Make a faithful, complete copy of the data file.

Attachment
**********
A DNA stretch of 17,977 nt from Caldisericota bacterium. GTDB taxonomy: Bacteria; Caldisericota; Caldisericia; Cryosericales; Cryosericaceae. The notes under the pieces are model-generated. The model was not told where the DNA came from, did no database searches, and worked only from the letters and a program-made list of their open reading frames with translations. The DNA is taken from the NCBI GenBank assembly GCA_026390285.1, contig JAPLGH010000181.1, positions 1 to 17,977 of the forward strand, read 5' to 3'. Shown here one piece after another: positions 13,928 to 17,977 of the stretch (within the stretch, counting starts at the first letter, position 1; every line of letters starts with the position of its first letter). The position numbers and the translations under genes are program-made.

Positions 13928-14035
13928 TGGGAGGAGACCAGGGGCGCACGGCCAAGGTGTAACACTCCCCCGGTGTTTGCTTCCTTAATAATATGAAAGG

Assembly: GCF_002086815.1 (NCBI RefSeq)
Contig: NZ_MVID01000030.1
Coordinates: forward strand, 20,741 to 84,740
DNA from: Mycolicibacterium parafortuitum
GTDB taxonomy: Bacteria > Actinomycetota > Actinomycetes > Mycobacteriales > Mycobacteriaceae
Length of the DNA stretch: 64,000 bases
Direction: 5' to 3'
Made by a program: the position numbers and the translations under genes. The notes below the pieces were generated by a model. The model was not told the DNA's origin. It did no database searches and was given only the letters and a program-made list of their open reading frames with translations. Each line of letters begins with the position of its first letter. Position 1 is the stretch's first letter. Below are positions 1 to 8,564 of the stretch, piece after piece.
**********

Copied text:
A DNA stretch of 17,977 nt from Caldisericota bacterium. GTDB taxonomy: Bacteria; Caldisericota; Caldisericia; Cryosericales; Cryosericaceae. The notes under the pieces are model-generated. The model was not told where the DNA came from, did no database searches, and worked only from the letters and a program-made list of their open reading frames with translations. The DNA is taken from the NCBI GenBank assembly GCA_026390285.1, contig JAPLGH010000181.1, positions 1 to 17,977 of the forward strand, read 5' to 3'. Shown here one piece after another: positions 13,928 to 17,977 of the stretch (within the stretch, counting starts at the first letter, position 1; every line of letters starts with the position of its first letter). The position numbers and the translations under genes are program-made.

Positions 13928-14035
13928 TGGGAGGAGACCAGGGGCGCACGGCCAAGGTGTAACACTCCCCCGGTGTTTGCTTCCTTAATAATATGAAAGG

Assembly: GCF_002086815.1 (NCBI RefSeq)
Contig: NZ_MVID01000030.1
Coordinates: forward strand, 20,741 to 84,740
DNA from: Mycolicibacterium parafortuitum
GTDB taxonomy: Bacteria > Actinomycetota > Actinomycetes > Mycobacteriales > Mycobacteriaceae
Length of the DNA stretch: 64,000 bases
Direction: 5' to 3'
Made by a program: the position numbers and the translations under genes. The notes below the pieces were generated by a model. The model was not told the DNA's origin. It did no database searches and was given only the letters and a program-made list of their open reading frames with translations. Each line of letters begins with the position of its first letter. Position 1 is the stretch's first letter. Below are positions 1 to 8,564 of the stretch, piece after piece.